{¶ 11} In Thompson v. Weaver, supra, we relied upon the Willis case to uphold a trial court's denial of a motion to file late responses to a request for admissions.   In the Thompson case, the plaintiff filed a complaint against the defendants alleging a zoning violation.   The defendants answered the complaint and filed request for admissions.   Plaintiff failed to respond to the request for admissions.   After defendants filed for summary judgment, plaintiff sought to withdraw the admissions.   The trial court refused to permit withdrawal and granted summary judgment to defendants.   On appeal, we upheld the trial court's decision.   While we noted that the withdrawal of the admissions was a matter left to the trial court's discretion, we further held that plaintiff's attempts to contact opposing counsel just prior to and after the deadline to obtain an extension was not a “compelling” reason for acceptance of the late response to admissions.  Id. at 5-6.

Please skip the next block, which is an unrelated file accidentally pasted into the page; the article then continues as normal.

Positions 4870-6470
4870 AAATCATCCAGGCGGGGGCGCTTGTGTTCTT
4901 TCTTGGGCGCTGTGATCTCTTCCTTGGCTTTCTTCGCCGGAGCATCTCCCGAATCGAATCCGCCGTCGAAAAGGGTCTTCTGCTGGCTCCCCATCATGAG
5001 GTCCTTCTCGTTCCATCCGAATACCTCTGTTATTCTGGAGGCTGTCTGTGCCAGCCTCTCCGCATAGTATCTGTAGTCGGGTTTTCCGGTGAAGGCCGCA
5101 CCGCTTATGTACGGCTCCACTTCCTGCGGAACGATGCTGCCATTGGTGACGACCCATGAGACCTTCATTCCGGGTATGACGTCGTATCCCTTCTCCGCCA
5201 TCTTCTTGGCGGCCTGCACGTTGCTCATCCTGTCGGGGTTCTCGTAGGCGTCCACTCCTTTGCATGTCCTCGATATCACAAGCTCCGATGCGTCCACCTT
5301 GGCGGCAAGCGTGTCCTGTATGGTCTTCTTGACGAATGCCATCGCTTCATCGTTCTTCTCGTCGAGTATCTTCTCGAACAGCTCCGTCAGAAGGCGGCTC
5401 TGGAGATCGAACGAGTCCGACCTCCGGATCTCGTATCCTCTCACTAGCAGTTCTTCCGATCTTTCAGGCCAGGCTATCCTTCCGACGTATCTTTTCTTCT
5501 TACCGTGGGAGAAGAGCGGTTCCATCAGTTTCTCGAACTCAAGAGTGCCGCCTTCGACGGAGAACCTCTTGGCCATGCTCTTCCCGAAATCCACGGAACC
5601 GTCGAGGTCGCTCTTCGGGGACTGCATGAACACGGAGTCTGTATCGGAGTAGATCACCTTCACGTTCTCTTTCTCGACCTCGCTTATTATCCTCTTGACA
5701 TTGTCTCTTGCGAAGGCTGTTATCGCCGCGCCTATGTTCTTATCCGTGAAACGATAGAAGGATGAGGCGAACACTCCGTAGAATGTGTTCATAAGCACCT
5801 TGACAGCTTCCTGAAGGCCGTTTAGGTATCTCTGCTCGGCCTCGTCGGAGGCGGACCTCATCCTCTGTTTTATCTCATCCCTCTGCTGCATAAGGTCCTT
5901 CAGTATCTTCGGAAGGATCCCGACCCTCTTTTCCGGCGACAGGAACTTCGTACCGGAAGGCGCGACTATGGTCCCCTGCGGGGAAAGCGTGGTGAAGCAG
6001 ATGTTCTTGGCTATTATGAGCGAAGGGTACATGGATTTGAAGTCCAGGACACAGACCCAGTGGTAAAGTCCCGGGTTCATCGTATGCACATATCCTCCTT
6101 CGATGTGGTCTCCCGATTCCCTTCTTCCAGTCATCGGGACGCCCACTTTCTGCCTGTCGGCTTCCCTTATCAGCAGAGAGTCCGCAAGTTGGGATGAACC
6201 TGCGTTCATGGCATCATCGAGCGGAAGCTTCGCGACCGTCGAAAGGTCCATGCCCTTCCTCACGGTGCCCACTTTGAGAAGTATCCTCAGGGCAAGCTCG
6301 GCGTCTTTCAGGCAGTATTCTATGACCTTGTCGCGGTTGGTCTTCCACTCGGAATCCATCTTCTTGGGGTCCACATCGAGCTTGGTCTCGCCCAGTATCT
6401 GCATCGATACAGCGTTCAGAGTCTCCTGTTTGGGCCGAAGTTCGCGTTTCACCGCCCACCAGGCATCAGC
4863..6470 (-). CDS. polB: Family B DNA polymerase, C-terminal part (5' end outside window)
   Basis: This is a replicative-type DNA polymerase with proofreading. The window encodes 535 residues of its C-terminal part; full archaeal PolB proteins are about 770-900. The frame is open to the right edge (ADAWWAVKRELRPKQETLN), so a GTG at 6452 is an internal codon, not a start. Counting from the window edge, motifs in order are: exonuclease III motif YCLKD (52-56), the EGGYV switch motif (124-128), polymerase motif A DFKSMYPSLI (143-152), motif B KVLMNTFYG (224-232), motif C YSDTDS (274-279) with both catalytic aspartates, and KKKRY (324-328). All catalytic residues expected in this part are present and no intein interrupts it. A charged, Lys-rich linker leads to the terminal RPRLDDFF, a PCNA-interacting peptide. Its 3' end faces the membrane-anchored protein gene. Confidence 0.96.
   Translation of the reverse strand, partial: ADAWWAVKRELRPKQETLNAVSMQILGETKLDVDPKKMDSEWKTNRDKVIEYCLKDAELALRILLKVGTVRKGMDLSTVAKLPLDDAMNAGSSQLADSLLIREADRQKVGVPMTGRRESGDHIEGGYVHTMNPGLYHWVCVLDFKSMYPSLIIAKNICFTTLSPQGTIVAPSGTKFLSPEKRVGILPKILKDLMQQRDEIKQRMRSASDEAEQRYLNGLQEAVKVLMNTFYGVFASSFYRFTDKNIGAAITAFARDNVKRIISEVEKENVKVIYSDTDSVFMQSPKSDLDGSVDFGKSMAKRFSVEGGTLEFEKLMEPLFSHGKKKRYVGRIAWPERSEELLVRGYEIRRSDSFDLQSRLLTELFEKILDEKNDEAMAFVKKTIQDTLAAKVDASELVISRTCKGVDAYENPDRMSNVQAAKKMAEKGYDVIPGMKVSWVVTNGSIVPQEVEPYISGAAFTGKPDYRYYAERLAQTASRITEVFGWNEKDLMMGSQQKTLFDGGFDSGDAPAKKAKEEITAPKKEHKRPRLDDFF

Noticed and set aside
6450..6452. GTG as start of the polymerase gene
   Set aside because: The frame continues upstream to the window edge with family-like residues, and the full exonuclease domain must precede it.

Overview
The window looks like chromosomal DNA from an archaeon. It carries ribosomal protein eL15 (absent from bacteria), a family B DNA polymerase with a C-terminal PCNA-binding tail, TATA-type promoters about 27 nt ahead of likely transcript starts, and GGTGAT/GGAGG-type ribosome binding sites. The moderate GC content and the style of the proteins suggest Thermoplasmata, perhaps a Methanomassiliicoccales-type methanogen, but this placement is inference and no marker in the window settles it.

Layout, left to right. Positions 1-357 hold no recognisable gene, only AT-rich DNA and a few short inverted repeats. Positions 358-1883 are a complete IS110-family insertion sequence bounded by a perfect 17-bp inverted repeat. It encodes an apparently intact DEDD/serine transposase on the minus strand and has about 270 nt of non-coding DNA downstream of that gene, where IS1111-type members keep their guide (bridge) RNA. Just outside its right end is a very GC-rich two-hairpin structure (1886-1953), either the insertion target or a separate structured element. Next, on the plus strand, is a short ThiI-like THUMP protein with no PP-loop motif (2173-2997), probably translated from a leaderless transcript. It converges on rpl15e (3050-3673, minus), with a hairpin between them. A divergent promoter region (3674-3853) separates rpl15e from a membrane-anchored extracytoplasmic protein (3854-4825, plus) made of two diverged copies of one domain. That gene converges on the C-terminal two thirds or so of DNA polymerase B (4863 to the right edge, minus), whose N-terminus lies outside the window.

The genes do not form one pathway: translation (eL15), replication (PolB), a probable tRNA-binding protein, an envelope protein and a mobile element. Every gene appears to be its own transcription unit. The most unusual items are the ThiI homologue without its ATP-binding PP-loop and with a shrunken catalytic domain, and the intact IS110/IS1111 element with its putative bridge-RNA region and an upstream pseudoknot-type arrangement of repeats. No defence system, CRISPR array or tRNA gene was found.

{¶ 12} Upon reviewing the Thompson case, we find that we emphasized only the requirement of finding no “compelling” reason for withdrawal of the admissions without stating the prejudice involved.   Therefore, in this case, we emphasize both aspects of the rule.   While cases should ideally be resolved on their merits, Civ.R. 36 enables each party to justifiably rely upon an admission while preparing for trial without incurring prejudice because of that reliance.   Therefore, while Civ.R. 36 permits a later withdrawal of the admission, it should be allowed only after considering the prejudice to the other party.   Against this  prejudice the court must weigh the “compelling” circumstances that led to the failure to respond to the request for admissions.  Willis, supra, and Balson v. Dodds (1980), 62 Ohio St.2d 287, 290, 16 O.O.3d 329, 405 N.E.2d 293.